Recently proposed legislation targeting diversity, equity, and inclusion efforts on Florida’s public college campuses poses a threat to collegiate Black Greek Letter organizations.

House Bill 999, seeks to remove organizations on Florida’s public colleges that “promote, support, or maintain any programs or campus activities that… espouse diversity, equity, and inclusion or Critical Race Theory rhetoric.”

According to Shevrin Jones, state senator of Florida District 34, this bill will not only affect Greek organizations but groups such as Florida State’s Black Student Union, the University of South Florida’s Asian Students in America, or Spectrum, an LGBTQ rights group at Florida A&M. 

Last week, members of Florida A&M’s Black fraternities and sororities appeared at a state legislature meeting to appeal to senators about the detriment of the bill.

Robert Tucker was one of several FAMU students present at the meeting to oppose the bill.  “If you decide to pass this bill, not only will it affect HBCUs or other state universities in a negative way, in the programs that are implemented, but present and future generations to come. Please do not create a bill that affects over 100 years of progression for minorities just because of personal bias,” Tucker told the lawmakers from a podium.

FAMU student at state legislature meeting to oppose HB 999 / Credit: The Famuan

According to Rep. Alex Andrade of Pensacola, Black-Greek-lettered organizations will not be affected, but many still have questions.

Jacque Slater, a professor at Edward Waters University and a member of a Black Greek organization told First Coast News that the passing of House Bill 999 could hurt diversity equity, and inclusion groups even if the Divine 9 Greek life isn’t banned from public universities.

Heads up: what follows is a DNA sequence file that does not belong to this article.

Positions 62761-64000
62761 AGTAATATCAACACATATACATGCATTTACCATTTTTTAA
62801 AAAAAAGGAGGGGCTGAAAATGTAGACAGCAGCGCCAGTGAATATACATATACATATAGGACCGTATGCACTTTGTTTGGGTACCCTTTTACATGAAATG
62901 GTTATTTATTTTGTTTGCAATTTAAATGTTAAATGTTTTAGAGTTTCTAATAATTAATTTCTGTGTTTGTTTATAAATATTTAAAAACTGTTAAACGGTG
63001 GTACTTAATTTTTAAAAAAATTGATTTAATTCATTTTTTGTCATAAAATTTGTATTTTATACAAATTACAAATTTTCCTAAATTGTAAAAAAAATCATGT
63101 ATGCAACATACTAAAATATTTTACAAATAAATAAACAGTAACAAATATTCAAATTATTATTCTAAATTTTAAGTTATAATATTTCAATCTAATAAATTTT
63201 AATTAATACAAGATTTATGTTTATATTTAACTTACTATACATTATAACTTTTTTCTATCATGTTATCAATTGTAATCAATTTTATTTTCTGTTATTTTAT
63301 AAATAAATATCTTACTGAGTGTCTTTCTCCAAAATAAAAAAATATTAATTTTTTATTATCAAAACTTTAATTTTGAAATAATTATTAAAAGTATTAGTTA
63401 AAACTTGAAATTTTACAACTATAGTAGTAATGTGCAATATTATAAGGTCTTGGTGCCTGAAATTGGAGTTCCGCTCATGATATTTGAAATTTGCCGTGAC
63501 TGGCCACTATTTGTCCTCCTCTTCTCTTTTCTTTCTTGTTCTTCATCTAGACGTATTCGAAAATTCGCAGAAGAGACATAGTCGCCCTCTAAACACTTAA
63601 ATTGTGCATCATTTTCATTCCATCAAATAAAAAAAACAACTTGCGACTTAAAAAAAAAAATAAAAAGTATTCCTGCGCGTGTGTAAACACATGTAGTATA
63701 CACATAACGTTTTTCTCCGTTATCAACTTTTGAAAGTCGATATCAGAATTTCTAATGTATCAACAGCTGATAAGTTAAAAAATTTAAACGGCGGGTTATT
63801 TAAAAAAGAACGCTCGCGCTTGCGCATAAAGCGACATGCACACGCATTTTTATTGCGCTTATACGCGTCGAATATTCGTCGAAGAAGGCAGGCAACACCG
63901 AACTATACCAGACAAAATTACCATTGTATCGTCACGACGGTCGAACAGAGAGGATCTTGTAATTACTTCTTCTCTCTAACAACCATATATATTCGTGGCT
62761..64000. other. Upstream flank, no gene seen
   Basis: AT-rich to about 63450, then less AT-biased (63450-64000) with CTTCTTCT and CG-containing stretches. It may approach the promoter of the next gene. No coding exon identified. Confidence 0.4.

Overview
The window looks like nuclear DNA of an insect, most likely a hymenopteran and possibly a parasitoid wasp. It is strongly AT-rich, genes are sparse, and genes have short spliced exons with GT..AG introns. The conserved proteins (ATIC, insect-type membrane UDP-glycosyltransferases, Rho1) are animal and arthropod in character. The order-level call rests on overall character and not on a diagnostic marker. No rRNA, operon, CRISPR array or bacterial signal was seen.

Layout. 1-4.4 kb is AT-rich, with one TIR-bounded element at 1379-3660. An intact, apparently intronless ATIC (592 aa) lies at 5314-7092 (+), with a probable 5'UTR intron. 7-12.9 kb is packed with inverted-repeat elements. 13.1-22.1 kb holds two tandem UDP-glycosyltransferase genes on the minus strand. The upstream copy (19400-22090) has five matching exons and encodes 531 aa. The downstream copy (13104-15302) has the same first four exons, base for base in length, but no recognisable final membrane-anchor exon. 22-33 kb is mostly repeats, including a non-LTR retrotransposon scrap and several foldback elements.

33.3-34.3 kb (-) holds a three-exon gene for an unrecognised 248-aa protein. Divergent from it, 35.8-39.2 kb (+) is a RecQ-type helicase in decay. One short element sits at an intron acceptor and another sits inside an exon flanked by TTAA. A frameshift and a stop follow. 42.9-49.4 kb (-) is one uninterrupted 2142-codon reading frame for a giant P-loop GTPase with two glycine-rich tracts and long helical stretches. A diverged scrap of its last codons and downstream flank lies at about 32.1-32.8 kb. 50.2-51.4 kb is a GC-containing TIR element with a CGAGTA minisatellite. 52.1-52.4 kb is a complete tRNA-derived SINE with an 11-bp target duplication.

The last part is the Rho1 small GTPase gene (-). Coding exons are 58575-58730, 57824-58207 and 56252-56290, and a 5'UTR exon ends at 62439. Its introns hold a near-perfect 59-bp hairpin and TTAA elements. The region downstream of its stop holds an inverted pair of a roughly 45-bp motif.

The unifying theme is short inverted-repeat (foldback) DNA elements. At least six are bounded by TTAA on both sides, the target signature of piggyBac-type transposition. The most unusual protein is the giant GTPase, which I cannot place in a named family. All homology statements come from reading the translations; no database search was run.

Sen. Erin Grall, a Republican from Vero Beach introduced an amendment to protect Black fraternities and sororities, removing language that could have inflicted great harm to these organizations.

However, the amendment was rejected and in a 12-5 party-line vote, Republican lawmakers on the House Post Secondary Education and Workforce Subcommittee passed House Bill 999 on March 13. After passing in the House, the Senate must now pass its version of the bill, Senate Bill 266, before it goes to the governor.

State Rep. Yvonne Hayes Hinson, a Gainesville Democrat, told that HB 999’s language is vague about how it would impact Black Greek-lettered organizations. “I just don’t know to what depth this is going to cut into the activities that they normally have on campus,” Hinson, a member of Alpha Kappa Alpha said, adding that she’s also concerned about “a chilling effect” that the measure could have on faculty advisors.

According to Florida senator, Shevrin Jones, if HB 999 were to become law, it would chill academic freedom.

The bill would prohibit majors and minors with curriculums touching on critical race theory, gender studies, and intersectionality. As a result, it could eliminate entire majors such as African American studies, gender studies, and women’s studies. 

This problematic bill would also allow the Florida Board of Governors — a 17-member body largely appointed by the governor that oversees all of the public universities in the state — to review and rescind the tenure of professors who do not comply with this mandate.

In addition, the bill bans state schools from “using diversity, equity, and inclusion statements, Critical Race Theory (CRT) rhetoric, or other forms of political identity filters as part of the hiring process, including as part of applications for employment, promotion and tenure, conditions of employment, or reviewing qualifications for employment.”

HB 999 can be viewed as part of Florida Republicans’ and Gov. DeSantis’ systematic attack on public education. Last year, DeSantis signed the ‘Stop Woke Act,’ which stops certain topics related to oppression from being discussed on college campuses. A federal judge blocked its enforcement in November, and on Thursday, the 11th U.S. Circuit Court of Appeals denied DeSantis’ right to begin enforcing the law.